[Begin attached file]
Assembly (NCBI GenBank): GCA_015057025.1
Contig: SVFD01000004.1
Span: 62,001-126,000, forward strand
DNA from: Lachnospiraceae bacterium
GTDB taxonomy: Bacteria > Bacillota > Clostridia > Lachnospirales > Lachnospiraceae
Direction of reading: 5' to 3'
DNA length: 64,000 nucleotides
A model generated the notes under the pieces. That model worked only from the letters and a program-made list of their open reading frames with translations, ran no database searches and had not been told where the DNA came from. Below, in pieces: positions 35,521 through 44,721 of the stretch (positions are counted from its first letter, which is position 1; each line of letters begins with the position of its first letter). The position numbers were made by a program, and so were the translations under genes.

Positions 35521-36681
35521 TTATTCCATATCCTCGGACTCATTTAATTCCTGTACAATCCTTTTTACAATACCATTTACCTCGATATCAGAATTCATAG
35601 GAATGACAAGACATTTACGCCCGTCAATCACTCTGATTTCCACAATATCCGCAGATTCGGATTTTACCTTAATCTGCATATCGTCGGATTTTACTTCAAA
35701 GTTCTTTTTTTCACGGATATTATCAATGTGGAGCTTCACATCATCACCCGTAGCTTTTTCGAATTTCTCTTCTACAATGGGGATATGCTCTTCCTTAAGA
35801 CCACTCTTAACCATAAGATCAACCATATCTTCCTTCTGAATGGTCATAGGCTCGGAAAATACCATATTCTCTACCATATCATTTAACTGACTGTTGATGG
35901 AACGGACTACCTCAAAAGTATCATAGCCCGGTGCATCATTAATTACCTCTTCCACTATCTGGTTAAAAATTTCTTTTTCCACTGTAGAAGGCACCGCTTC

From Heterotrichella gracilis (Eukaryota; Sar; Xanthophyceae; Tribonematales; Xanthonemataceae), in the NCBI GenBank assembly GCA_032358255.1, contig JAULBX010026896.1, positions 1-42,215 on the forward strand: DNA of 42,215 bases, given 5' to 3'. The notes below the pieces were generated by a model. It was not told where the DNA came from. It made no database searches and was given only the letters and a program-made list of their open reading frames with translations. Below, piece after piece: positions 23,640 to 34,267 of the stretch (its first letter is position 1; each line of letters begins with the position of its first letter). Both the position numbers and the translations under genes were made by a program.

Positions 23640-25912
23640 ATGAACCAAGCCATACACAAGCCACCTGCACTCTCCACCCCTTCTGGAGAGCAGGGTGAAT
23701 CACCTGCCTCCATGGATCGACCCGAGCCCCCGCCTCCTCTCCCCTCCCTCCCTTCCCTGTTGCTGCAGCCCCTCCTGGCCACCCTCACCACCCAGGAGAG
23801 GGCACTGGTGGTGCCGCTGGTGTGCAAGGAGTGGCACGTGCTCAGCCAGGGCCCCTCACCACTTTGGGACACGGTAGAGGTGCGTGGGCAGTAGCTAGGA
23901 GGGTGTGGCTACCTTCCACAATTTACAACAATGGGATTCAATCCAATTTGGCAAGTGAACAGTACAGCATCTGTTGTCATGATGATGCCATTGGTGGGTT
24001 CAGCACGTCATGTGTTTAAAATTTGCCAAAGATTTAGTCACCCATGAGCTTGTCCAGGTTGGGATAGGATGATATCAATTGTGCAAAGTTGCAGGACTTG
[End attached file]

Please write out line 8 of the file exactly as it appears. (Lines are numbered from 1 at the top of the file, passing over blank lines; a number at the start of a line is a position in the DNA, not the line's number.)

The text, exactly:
A model generated the notes under the pieces. That model worked only from the letters and a program-made list of their open reading frames with translations, ran no database searches and had not been told where the DNA came from. Below, in pieces: positions 35,521 through 44,721 of the stretch (positions are counted from its first letter, which is position 1; each line of letters begins with the position of its first letter). The position numbers were made by a program, and so were the translations under genes.